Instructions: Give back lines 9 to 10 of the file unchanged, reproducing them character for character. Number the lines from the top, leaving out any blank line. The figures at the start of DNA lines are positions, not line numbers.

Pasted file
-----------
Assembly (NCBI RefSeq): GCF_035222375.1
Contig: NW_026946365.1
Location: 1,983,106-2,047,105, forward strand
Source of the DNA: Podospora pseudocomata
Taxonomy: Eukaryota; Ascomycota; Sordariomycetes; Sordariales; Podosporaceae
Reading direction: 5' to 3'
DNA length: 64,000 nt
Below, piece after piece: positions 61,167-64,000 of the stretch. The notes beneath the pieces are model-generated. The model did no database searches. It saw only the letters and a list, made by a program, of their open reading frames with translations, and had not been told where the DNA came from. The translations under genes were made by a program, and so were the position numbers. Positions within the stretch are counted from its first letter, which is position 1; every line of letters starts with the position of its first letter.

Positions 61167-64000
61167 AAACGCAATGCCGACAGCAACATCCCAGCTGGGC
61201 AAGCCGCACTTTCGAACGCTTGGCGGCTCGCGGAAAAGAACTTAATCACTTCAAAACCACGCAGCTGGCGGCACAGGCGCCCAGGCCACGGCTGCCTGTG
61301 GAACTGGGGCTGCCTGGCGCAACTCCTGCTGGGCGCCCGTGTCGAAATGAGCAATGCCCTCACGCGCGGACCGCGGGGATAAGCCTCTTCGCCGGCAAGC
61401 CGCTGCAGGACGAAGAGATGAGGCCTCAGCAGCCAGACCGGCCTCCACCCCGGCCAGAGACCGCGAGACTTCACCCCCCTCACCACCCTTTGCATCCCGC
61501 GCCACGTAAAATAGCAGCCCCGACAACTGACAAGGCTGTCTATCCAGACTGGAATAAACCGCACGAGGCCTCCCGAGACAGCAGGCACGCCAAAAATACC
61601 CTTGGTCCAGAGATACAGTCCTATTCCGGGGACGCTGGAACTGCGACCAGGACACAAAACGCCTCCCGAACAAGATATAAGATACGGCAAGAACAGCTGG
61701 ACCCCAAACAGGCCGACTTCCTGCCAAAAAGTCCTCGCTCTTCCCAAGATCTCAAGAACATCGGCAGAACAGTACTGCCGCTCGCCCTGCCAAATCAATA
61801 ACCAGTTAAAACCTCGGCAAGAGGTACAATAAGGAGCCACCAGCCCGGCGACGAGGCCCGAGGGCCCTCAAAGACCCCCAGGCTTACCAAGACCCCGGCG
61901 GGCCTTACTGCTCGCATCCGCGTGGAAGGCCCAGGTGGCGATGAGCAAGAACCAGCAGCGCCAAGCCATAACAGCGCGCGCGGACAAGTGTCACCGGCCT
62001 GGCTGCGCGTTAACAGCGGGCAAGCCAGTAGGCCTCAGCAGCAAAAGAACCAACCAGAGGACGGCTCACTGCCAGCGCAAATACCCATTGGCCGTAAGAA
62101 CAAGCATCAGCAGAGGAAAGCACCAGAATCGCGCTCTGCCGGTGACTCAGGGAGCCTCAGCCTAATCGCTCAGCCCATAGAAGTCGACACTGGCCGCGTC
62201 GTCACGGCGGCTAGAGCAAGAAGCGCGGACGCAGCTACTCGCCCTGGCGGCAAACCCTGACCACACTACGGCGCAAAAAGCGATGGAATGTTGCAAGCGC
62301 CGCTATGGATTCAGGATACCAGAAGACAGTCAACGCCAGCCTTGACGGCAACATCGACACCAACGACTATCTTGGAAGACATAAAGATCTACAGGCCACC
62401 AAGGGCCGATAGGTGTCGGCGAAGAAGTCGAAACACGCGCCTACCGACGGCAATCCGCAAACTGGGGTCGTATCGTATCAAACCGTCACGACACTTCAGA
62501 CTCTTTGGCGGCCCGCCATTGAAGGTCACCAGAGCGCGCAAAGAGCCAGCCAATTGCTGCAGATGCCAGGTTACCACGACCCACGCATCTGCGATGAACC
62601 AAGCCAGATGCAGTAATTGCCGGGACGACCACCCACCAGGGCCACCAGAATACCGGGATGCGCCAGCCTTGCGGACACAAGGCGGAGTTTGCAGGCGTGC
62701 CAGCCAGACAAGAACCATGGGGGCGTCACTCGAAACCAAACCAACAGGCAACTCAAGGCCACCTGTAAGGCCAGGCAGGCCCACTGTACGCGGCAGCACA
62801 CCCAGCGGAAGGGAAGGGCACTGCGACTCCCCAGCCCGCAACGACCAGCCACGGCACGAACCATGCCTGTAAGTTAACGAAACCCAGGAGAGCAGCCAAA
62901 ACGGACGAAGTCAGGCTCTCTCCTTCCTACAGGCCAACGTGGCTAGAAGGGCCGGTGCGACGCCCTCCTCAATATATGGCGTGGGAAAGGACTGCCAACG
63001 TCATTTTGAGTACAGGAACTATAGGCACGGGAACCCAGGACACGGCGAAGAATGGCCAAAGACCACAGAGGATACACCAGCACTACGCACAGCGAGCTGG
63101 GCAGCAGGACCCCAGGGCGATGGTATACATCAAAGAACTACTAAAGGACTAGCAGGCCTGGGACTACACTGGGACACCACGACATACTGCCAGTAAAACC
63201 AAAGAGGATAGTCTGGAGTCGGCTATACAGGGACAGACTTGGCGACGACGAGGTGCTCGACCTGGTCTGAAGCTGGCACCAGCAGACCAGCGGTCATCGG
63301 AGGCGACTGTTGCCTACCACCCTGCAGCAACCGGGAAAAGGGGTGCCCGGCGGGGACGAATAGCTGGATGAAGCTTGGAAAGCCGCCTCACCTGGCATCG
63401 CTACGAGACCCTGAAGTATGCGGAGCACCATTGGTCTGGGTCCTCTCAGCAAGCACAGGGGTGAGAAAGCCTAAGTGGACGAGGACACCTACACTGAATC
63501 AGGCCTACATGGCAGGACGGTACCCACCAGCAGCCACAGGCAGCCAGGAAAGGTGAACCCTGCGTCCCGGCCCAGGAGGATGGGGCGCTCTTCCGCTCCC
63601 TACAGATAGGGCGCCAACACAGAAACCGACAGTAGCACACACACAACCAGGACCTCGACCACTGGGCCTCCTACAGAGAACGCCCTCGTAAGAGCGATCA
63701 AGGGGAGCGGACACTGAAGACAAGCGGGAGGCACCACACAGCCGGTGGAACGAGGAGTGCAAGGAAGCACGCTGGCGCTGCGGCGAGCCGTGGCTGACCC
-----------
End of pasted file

Positions 61167-64000
61167 AAACGCAATGCCGACAGCAACATCCCAGCTGGGC